*To*: isabelle-users at cl.cam.ac.uk*Subject*: Re: [isabelle] Modular arithmetic theory?*From*: Burkhart Wolff <bwolff at inf.ethz.ch>*Date*: Mon, 21 Nov 2005 11:53:36 +0100*In-reply-to*: <a46ee37bdce8de13521a82156a56ef3d@in.tum.de>*Organization*: ETH Zürich*References*: <1131631775.5258.95.camel@localhost.localdomain> <a46ee37bdce8de13521a82156a56ef3d@in.tum.de>

Am Freitag, den 18.11.2005, Amine Chaieb wrote: > > -An attempt to decide a challenge problem > > > > "(x div y) * y + (x mod y) = x" > > > > (div, mod, + * all 2's complement operations, > > such a property is required for the integers > > in the Java Language Specification) > > > > with an up-to-date wordlevel-BDD package > > was only feasible for a bit-length of 5 (!). > > why don't you use mod_div_equality (on nat) or zdiv_zmod_equality (on > int)? Seems that you not quite understood the problem, sorry. As I said, The div and mods, * and + are the 2's complement operations, so "(x::JavaInt) + y == Int_to_JavaInt (Rep_JavaInt x + Rep_JavaInt y)" where constdefs Int_to_JavaInt :: "int => JavaInt" "Int_to_JavaInt (x::int) == Abs_JavaInt(( ( x + (-MinInt_int)) mod (2 * (-MinInt_int))) + MinInt_int )" * and div and mod analogously. For div and mod the question is slightly obscured by the treatment of the signs. But: In the essence, around each operator, there is a "mod (2 * (-MinInt_int))". (you might ignore Abs_JavaInt and Rep_JavaInt as identities introduced by a type definition. Still, if you unfold the theorem above, you get a quite nasty expression with 4 "adjusting modulos", which are costly by theory. See http://kisogawa.inf.ethz.ch/WebBIB/publications/papers/2004/root.pdf for the full theory document). Therefore, we prove div_mod *on JavaInt* (i.e. on a standard 2's complement arithmetic for 32 Bit with a specific definition of the signs for div and mod), not on nat or int. The proof of the challenge problem used indeed zdiv_zmod_equality, but was still highly nontrivial. Nevertheless it is interesting *in itself* because it is required by the Java Language Specification. We started to get interested in the problem of deciding such problems automatically, since one of our referees claimed that this type of problems can be solved automatically, a claim, that we found completely unfounded. > Any way, presburger solves the problem above in 0.02 seconds. > Well, this theorem *is not* presburger arithmetic. I assume therefore, that your presburger arithmetic tactic makes a simplification step prior to further operations, and that zdiv_zmod_equality is simply in the rewriter set. Since zdiv_zmod_equality has been proven interactivly in the library, this is *not* an automatic proof in this theorem. Hope that helps, bu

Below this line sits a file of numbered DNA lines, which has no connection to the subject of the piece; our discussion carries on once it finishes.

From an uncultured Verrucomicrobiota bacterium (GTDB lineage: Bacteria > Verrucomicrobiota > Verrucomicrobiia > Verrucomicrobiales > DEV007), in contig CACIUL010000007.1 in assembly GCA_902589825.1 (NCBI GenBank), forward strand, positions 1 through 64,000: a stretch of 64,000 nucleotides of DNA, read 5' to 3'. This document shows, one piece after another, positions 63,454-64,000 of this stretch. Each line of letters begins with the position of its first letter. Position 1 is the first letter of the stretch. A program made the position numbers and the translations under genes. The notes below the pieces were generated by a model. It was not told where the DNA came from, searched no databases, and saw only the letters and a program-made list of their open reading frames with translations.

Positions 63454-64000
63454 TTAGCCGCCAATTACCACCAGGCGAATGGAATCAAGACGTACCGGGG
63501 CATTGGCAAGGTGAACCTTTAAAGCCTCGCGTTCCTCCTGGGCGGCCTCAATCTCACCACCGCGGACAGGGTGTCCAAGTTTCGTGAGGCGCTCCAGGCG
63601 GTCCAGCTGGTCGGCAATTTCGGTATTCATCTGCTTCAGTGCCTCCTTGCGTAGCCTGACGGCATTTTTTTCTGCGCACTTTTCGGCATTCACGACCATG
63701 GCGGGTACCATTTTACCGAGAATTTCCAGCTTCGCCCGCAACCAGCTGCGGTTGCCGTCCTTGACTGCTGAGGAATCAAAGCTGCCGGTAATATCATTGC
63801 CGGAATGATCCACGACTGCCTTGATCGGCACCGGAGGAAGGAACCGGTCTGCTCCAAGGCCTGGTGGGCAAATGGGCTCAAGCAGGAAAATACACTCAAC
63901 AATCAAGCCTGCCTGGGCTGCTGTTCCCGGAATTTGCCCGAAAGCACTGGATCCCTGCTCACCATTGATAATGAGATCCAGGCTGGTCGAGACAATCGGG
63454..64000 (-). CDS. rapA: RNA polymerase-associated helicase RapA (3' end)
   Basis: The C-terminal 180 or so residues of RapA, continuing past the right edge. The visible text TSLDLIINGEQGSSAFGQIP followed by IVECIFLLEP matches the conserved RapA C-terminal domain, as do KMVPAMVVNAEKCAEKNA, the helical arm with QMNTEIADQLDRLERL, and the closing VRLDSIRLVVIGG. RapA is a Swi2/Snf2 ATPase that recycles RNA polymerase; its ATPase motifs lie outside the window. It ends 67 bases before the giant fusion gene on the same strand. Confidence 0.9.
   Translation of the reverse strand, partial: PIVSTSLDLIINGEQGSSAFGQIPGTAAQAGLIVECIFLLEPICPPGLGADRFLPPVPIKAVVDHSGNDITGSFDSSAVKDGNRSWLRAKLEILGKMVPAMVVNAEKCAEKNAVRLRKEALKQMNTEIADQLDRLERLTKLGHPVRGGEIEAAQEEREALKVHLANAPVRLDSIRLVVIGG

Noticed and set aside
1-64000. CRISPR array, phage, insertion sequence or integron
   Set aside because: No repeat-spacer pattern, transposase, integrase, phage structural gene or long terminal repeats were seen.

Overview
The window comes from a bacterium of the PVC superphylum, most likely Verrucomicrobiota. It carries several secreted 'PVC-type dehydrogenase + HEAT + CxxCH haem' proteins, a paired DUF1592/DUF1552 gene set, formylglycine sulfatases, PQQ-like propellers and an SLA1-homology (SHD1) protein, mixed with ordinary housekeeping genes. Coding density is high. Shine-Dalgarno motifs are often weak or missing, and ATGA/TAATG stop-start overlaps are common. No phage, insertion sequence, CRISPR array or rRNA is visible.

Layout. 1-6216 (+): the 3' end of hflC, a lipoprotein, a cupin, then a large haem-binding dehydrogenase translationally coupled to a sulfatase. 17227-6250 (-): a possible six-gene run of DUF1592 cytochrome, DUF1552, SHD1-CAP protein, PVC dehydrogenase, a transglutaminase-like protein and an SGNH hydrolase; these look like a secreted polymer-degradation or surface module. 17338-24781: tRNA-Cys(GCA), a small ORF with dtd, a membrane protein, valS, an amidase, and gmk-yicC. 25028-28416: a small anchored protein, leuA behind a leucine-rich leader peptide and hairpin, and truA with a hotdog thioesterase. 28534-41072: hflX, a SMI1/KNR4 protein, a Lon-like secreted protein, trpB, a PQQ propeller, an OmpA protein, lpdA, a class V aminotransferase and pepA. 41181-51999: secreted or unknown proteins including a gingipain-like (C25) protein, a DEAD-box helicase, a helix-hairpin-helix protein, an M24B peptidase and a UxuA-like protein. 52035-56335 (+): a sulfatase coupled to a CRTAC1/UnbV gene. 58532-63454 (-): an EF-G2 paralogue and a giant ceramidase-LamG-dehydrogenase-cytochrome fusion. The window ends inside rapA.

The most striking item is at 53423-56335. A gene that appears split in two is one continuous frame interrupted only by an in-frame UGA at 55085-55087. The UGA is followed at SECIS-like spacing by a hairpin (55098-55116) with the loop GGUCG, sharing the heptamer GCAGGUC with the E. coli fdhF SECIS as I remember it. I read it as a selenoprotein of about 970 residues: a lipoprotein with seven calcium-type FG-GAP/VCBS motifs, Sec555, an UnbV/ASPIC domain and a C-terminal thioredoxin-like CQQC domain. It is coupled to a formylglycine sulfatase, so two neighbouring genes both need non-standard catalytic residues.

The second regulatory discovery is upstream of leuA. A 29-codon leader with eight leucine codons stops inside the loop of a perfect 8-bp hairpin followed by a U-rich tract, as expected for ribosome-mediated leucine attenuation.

**References**:**Re: [isabelle] Modular arithmetic theory?***From:*Burkhart Wolff

**Re: [isabelle] Modular arithmetic theory?***From:*Amine Chaieb

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